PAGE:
That’s My Boy

Columbia Pictures

Rated R for nudity, sexuality, drug use, ethnic slurs, crude humor and pervasive profanity.

Sandler And Samberg Co-Star In Crude Father-Son Comedy

Anybody familiar with the work of Adam Sandler knows he built his career playing dimwitted characters like Billy Madison (1995), Happy Gilmore (1996) and The Waterboy (1998) in coarse comedies appealing to the lowest common denominator. So, I suppose his loyal fanbase, at least, won’t be disappointed by this latest offering, a raunchy bottom-feeder revolving around yet another pea-brained protagonist

If you’re wondering, That’s My Boy is not a remake of the Jerry Lewis/Dean Martin college football classic, but is based on an original script by David Caspe with a totally different storyline. Here, Sandler stars as Donnie Berger, a prodigal father desperate for a reunion and shot at redemption with his estranged son, Han Solo (Andy Samberg).

Trouble is Han was so ashamed of being the product of the statutory rape of an adolescent by a junior high school teacher (Eva Amurri Martino) that he changed his name and disappeared under the radar the first chance he got. And, while his unremorseful mother was sentenced to a long prison term for statutory rape, his slacker of a father never really amounted to anything after exploiting his 15 minutes of fame for all it was worth.

Fast-forward to the present, where we find Donnie down-on-his-luck and $43,000 in debt to the IRS. He wastes his days soaking his woes and stuffing g-strings at Classy Rick’s Bacon And Leggs, a seedy, suburban strip club where the featured act (Luenell) is a sassy, morbidly-obese sister in pasties.

The plot thickens when Donnie accidentally discovers the new identity of his long-lost son. Turns out “Todd Peterson” is not only a successful hedge fund manager, but on the verge of getting married to a refined socialite (Leighton Meester) from a prominent family. Nevertheless, Donnie decides to track down his son with the help of a fellow has-been, one-hit wonder Vanilla Ice.

Not surprisingly, Todd is embarrassed by the arrival of his trashy dad, and does his best to distance himself from the hopeless case of arrested development. Consequently, much of the ensuing humor is drawn from the shocking contrast of upper and lower class sensibilities.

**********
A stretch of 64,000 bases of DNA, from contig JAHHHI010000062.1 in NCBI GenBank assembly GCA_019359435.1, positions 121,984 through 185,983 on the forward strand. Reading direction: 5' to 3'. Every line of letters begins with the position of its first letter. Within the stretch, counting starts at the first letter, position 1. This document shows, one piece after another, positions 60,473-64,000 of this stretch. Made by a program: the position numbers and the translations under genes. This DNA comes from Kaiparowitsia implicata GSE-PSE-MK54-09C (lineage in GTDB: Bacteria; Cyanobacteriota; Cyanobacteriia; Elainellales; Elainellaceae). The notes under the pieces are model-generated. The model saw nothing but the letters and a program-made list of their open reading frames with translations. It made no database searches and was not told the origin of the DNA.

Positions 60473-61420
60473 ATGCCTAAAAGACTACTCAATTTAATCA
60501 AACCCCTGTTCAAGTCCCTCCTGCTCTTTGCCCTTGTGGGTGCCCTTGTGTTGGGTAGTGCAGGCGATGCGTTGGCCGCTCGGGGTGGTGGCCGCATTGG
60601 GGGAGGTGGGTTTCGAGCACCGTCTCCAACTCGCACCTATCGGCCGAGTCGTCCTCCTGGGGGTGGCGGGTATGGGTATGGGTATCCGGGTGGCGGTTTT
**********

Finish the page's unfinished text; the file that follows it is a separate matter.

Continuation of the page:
Like a mean-spirited cross of The Three Stooges and Meet The Parents, That’s My Boy trades in typical Sandler fare with cheap jokes at the expense of easy targets: minorities, the disabled and the mentally-challenged, the most vulnerable members of society, in general. When you factor in the profusion of profanity, the graphic sexuality and the cringe-inducing celebration of pedophilia, it all adds up to a tasteless waste of celluloid of no redeeming value.

 

Poor (0 stars)

Running time: 114 minutes

 

The Girl From The Naked Eye

Naedomi Media

Rated R for violence, sexuality, ethnic slurs and pervasive profanity.

Gambler Goes Vigilante After Girlfriend’s Murder In Grisly Revenge Flick

Jake (Jason Yee) is a guy who let his gambling debts spiral out of control. Consequently, he considered himself lucky that his bookie was willing to let himself work off his debt by serving as a chauffeur and bodyguard for a mob-owned escort service run by a pimp named Simon (Ron Yuan) out of a whorehouse called the Naked Eye.

Over the course of his brief tenure there, Jake develops feelings for a sweet, 16-year-old runaway, Sandy (Samantha Streets), the proverbial hooker with a heart of gold. However, before their relationship has a chance to blossom, Sandy turns up dead.

In the wake of the grim discovery, it becomes clear that nobody’s interested in solving the gruesome murder. So, Jake decides to take the law into his own hands, and proceeds to leave a bloody trail in his quest for the truth.